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RSVP collecting unwanted drugs from seniors
Volunteers to distribute packets for drug disposal
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Linn Hogg, RSVP of Central Kansas director, left, trains RSVP volunteers on the DisposeRX packets used to eliminate excess prescriptions. Pictured from left to right are Hogg, Judy Krebaum, Mattie Begg, Greg Gibson and Kurtis Coleman. Other volunteers helping to distribute the Dispose RX packets include Jim Krebaum, Sandy and Hutch Moshier, Ron Vratil, Mike Boys, Karen Kramp, Steve and June Hillman, Loretta Brittan and Krystall Barnes.

This nation is in the midst of an unprecedented opioid epidemic. In recognition of this growing crisis, RSVP of Central Kansas Senior Corps volunteers will be distributing 97 drug disposal packets to home-bound seniors on Friday as part of the national drug take back day on Saturday.

Through a grant from the AmeriSource Bergen Foundation the RSVP of Central Kansas received 2,000 DisposeRX packets that when added into a prescription bottle, old pills and water it gels into a deactivated and disposable product. 

“Many of our community seniors do not have the ability to participate in a drug take back day,” said Linn Hogg, RSVP of Central Kansas director. “By taking the product directly to our seniors our volunteers have the chance to educate about the opioid crisis, go over the directions for disposal and help clear out some of the old and unused prescription medication.”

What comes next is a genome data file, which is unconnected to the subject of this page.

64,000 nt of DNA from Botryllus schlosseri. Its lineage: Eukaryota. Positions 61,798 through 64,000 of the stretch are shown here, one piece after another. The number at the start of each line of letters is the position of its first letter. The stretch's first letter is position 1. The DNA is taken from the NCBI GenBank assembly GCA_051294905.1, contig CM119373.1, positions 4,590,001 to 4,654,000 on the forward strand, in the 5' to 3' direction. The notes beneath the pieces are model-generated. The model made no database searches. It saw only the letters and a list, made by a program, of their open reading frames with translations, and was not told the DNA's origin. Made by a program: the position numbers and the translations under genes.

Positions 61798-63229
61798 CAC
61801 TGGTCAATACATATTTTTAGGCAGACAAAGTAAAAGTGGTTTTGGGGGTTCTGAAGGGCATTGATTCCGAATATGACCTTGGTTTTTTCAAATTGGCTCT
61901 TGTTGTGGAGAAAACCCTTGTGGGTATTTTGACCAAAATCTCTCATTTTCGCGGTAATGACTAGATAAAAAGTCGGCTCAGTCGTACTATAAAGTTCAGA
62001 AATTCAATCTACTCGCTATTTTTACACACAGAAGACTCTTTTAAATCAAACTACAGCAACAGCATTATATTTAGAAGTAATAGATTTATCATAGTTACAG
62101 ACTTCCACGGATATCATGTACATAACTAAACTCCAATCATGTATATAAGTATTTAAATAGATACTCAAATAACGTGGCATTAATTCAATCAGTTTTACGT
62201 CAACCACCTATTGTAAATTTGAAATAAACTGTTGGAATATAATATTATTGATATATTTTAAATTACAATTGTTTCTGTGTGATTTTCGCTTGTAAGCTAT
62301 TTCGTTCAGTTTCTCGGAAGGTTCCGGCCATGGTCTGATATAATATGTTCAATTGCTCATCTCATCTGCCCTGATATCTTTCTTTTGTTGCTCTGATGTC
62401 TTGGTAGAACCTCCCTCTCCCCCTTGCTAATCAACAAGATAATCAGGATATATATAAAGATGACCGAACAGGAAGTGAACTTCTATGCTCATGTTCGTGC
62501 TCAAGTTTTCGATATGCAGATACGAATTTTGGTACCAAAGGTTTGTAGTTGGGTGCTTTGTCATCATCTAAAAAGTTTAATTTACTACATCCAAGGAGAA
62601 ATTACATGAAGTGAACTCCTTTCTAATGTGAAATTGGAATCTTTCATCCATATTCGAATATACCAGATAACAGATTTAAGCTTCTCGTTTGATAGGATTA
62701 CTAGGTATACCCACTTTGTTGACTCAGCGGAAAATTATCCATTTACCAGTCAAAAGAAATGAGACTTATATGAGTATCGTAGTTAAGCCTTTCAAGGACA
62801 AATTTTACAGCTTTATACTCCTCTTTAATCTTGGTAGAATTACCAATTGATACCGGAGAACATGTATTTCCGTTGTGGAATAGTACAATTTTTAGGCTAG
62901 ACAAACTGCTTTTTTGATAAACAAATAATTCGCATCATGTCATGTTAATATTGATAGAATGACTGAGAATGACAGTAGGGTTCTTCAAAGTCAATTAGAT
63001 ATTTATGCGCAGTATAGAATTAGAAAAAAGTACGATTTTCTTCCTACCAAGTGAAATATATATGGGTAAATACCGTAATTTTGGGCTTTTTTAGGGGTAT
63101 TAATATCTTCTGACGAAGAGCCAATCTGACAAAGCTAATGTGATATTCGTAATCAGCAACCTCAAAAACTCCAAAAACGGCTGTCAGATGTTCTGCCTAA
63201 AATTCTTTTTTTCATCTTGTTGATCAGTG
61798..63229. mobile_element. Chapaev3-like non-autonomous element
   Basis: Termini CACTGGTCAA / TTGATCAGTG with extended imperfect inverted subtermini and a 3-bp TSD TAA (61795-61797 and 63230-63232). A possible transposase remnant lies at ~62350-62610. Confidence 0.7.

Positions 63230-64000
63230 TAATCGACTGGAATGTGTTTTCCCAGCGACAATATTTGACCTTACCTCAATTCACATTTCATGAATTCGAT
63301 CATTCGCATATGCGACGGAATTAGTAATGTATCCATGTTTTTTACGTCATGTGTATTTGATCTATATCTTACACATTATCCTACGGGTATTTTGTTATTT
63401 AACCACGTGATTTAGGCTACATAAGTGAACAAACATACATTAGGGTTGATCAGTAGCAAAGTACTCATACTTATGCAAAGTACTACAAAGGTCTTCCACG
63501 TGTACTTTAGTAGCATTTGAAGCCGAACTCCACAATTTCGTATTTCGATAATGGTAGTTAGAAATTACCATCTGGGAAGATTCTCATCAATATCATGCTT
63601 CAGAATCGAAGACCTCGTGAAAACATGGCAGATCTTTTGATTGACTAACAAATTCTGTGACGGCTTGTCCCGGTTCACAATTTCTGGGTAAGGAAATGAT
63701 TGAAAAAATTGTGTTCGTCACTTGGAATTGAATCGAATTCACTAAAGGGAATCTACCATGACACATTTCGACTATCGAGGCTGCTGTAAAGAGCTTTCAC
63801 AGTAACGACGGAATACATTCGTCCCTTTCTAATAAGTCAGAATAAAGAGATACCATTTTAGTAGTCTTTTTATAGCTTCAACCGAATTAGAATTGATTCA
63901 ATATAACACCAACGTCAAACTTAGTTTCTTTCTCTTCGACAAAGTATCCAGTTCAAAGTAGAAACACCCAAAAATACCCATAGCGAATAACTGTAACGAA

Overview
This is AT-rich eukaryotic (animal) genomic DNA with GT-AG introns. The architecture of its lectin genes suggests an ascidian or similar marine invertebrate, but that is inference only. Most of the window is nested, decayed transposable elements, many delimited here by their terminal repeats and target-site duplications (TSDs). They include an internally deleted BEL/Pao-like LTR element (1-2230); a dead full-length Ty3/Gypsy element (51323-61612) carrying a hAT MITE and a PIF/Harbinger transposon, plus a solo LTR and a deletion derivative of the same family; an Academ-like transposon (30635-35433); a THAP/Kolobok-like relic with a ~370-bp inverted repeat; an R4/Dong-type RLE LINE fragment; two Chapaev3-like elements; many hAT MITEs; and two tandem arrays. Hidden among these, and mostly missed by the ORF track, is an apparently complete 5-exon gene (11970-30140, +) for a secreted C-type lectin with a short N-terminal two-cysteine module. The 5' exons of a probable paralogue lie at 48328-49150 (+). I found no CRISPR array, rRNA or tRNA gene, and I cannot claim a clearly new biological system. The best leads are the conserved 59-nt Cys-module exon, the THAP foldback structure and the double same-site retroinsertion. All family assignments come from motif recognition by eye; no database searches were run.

The Corporation for National and Community Service, the federal entity covering the RSVP of Central Kansas Senior Corps program, has partnered with the U.S. Drug Enforcement Administration to support National Prescription Drug Take-Back Day to help Americans safely dispose of unwanted prescription medications. 

Drug Take Back Day is set for Saturday. From 10 a.m. to 2 p.m., the Barton County Sheriff’s Office will join the Barton County Health Department and the DEA in this effort as well. Representatives will be on the east side of the Barton County Courthouse on Kansas Street in Great Bend to accept unused prescription and nonprescription medications.

National service is a flexible, cost-effective strategy to address local community needs, Hogg said. Organizations working to combat the opioid crisis are using AmeriCorps and Senior Corps resources through a variety of program models to expand the reach and impact of substance education, prevention, and recovery efforts. 

More than 72,000 Americans died from drug overdoses in 2017, including illicit drugs and prescription opioids — a two-fold increase in a decade. This growing crisis is causing devastating effects on families, workplaces, the health care system, and communities, she said.

In the coming year, the RSVP of Central Kansas volunteers plan to educate seniors and other community members about the opioid crisis as well as distributing 2000 DisposeRX packets. Hogg noted they are always looking for new volunteers to help in programs such as these. 

“If helping to educate others about this crisis speaks to your heart, please call us at 620-792-1614 to see how you can join our volunteer team in addressing this very serious problem,” she said.

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Pictured is an example of the DisposeRX packets that will be distributed to home-bound seniors Friday by RSVP of Central Kansas Senior Corps volunteers.
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